Portrait of Ginevra d Este by Antonio Pisanello

Portrait of Ginevra d Este by Antonio Pisanello

The outstanding talent of the artist found a vivid expression in the portrait of Ginevra dEste, which entered the Louvre collection in 1893. The picture is typical for portraits of the early Renaissance, it lacks a sense of physicality and space. But carefully fashionable dress is written, forming together with his head a clear light silhouette. The background, depicting a blooming garden with fluttering butterflies, is executed in detail, but it does not leave the impression of wildlife, but creates the feeling of a bizarre decorative ornament.

In the 15th century, portrait as an independent genre of painting

was only beginning to be realized. And the shape of the biblical profile portrait, common in Italy at that time, is usually associated with ancient medals, which obviously served as models for the first such portraits. Even those profile portraits that were created as completely independent, compositionally, as it were, belong to a certain non-existent whole, are thought to be part of a diptych.

Apparently, therefore, then were so common paired portraits. And although most of the portrait diptychs are not preserved in their entirety, the connection of the image with the already defunct part of the double portrait is clearly felt. All this is guessed in the extraordinary beauty of the female image created by Pisanello – with a secret in her gaze turned, perhaps, to her thoughts or to a mysterious interlocutor.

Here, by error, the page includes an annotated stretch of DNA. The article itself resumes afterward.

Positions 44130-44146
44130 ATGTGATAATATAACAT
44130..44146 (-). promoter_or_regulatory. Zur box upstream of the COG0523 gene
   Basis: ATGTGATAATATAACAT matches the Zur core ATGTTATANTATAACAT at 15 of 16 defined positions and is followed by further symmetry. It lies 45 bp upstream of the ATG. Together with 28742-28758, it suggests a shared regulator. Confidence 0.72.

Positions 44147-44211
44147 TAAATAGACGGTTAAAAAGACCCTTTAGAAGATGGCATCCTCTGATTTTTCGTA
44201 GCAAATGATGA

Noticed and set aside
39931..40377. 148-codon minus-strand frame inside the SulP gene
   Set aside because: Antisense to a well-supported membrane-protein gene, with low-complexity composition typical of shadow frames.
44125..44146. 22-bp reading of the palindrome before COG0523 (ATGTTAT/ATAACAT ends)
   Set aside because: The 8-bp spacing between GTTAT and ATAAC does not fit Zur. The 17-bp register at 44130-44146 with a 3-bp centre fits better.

The princess is depicted in profile, against the backdrop of butterflies and colors of the catchment. It is believed that this is a portrait of Ginevra d’Este, although at first they thought that Margarita Gonzago, wife of Leonello d’Este, was captured in the picture. This portrait was considered as part of the composition, the second half of which was the portrait of Leonello. Opponents of this version claim that usually the paintings depicting married couples had the same size and background. In addition, the flowers in the picture do not belong to the symbols of Gonzago, and on it there is only a vase – the symbol of d’Este.

Ginevra d’Este married the governor of Rimini, Sigismondo Pandolfo Malatesta, and was killed by him when he learned of her fruitlessness. The presence in the picture of the watershed colors led to the hypothesis that Pisanello painted Ginevra’s portrait after her death, in the 1440s. Careful drawing of the details of the background and the colorful atmosphere of the canvas are typical elements of the late Gothic style, of which Pisanello was an outstanding representative of northern Italy.

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